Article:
Many hidebound subscribers hate it when an orchestra plays anything by a living or recently deceased composer, even one with a conservative style . Music critics from the local newspaper whose job it is to review the concerts will often blast the orchestra for not performing enough new or recent music .
    Or complain there isn't enough music by female composers or non-western ones , or African-Americans . It's a no win situation .

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    Quote Originally Posted by superhorn View Post
    Top orchestras in the US usually have one individual with maybe an assistant or two who are in charge of planning programming for any given season along with the music director . I can't recall the exact title of this position off hand, but it's an important one .
    I don't think the board of directors can do all of this planning , because their main job is with finance and drumming up funding from rich people etc . I'm sure the board has some say in this matter ,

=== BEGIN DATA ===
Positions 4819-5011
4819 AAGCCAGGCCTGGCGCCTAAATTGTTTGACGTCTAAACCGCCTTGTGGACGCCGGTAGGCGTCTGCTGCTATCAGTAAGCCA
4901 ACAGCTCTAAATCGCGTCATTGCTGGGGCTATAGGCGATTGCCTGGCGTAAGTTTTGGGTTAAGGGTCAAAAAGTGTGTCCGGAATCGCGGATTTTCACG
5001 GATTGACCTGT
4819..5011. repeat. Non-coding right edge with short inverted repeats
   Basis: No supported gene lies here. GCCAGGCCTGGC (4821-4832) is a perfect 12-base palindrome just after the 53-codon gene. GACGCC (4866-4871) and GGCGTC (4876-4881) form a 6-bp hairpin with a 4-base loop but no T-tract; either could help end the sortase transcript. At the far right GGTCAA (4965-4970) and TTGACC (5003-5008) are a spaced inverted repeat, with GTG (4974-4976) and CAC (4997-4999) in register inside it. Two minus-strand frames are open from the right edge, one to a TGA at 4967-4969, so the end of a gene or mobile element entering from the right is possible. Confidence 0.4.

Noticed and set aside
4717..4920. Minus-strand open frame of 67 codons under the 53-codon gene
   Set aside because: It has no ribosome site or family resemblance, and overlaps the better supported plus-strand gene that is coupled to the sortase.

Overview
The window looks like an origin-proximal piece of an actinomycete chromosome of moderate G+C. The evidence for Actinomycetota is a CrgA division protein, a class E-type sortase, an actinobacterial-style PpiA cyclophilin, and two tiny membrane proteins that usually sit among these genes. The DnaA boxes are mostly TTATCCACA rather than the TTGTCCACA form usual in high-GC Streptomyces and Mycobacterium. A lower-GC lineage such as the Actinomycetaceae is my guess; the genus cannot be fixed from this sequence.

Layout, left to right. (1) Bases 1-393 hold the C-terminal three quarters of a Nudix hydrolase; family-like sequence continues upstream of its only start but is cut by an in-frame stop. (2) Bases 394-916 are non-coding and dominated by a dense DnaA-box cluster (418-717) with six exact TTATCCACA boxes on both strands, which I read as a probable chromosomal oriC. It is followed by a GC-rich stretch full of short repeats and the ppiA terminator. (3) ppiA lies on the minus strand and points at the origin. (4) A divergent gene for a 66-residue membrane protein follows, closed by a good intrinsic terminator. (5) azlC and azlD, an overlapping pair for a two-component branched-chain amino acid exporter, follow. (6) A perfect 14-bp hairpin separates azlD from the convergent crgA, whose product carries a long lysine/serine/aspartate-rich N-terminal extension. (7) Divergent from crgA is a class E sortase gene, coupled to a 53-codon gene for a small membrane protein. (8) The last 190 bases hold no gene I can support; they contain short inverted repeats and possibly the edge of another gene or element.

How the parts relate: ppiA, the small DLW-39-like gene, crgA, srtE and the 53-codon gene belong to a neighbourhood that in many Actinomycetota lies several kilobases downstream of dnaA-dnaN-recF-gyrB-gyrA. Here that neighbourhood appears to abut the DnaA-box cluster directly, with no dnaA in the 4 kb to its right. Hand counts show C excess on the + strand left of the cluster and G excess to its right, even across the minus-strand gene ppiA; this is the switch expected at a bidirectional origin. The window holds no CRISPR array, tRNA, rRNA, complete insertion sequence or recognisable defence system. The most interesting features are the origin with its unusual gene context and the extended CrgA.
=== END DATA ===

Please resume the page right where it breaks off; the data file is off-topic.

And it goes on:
though .
    Programming an orchestral season is one of the most thankless jobs in classical music . You're damed if you do an damned if you don't . No matter what the music director and administration choose, someone will be PO'd .
    Many hidebound subscribers hate it when an orchestra plays anything by a living or recently deceased composer, even one with a conservative style . Music critics from the local newspaper whose job it is to review the concerts will often blast the orchestra for not performing enough new or recent music .
    Or complain there isn't enough music by female composers or non-western ones , or African-Americans . It's a no win situation .
    Yep.

    Rock bands with a deep suitcase of recorded treasures also have the same problem.

    The band Yes comes to mind . . . They must play Roundabout and Owner of a Lonely Heart every damned performance, and I'm sure they're tired of it. Many fan favorites are long, and it doesn't take a very long setlist to fill the time. And depending on who's in the band at any given time, there are songs certain band members will veto, as they were on albums that they weren't on.

    Eventually they started playing entire albums on tour, much to the delight of their fans.

    But for Orchestras? I don't know . . . start and end with warhorses, and put the tasty stuff in the middle of the program?